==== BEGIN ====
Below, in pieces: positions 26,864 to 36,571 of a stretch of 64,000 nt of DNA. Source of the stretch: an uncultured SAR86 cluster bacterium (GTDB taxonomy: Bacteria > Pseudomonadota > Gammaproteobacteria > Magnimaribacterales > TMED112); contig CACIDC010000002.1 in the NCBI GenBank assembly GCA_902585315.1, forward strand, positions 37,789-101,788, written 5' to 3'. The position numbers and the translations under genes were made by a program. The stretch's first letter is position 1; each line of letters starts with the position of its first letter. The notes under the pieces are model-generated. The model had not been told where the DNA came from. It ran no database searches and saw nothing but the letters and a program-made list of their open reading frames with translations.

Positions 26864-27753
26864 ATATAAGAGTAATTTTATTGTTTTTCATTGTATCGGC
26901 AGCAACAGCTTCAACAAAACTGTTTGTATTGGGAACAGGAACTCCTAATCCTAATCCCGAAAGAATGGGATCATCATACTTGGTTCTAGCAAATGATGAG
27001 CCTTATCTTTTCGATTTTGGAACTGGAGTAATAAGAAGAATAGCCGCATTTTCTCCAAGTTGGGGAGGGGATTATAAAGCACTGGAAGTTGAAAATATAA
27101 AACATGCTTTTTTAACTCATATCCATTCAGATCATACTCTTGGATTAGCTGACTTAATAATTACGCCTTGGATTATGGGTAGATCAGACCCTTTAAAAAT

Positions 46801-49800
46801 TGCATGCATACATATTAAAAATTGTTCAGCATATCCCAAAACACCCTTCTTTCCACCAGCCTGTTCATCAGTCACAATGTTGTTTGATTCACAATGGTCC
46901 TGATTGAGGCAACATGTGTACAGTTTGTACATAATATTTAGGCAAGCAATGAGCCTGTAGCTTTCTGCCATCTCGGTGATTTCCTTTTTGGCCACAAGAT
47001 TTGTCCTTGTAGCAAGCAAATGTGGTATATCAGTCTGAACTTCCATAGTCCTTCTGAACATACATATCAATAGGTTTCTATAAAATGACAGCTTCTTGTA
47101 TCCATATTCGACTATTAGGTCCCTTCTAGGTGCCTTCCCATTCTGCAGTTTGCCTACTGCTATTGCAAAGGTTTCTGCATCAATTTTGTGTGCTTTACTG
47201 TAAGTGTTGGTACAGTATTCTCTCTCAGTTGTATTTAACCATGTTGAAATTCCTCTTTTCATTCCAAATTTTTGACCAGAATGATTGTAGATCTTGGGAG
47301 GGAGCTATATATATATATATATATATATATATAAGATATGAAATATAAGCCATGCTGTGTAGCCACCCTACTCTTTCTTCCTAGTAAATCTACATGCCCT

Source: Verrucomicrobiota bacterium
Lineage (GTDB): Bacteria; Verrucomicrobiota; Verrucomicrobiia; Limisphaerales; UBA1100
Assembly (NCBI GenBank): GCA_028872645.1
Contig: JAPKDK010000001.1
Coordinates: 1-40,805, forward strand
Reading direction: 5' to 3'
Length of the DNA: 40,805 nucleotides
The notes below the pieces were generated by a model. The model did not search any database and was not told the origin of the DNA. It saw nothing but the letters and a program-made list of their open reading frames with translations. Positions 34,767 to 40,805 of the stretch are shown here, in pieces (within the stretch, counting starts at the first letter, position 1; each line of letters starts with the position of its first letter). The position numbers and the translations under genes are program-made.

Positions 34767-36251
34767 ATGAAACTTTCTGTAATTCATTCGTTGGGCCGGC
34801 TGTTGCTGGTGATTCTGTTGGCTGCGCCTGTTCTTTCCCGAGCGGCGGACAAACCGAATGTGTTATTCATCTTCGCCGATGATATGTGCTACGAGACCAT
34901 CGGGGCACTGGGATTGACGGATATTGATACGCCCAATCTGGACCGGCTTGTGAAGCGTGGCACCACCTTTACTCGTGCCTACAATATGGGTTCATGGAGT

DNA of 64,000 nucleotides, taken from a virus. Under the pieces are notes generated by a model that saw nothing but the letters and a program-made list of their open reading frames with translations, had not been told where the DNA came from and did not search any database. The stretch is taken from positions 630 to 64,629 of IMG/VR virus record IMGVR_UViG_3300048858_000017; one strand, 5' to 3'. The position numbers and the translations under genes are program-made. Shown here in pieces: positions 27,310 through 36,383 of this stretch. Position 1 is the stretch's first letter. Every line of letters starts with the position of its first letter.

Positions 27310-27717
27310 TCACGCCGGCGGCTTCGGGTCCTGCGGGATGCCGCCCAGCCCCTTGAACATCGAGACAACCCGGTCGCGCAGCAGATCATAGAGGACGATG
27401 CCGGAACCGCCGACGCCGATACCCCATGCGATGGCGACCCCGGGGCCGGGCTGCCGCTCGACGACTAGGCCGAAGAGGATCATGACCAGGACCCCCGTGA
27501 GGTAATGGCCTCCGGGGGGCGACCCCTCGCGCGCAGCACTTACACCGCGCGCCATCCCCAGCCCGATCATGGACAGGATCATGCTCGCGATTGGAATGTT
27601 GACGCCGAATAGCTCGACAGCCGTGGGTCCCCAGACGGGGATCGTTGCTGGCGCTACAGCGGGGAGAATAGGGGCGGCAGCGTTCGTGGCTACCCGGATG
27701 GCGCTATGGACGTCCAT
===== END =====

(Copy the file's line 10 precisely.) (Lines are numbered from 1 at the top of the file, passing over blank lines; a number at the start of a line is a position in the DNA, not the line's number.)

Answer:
47001 TTGTCCTTGTAGCAAGCAAATGTGGTATATCAGTCTGAACTTCCATAGTCCTTCTGAACATACATATCAATAGGTTTCTATAAAATGACAGCTTCTTGTA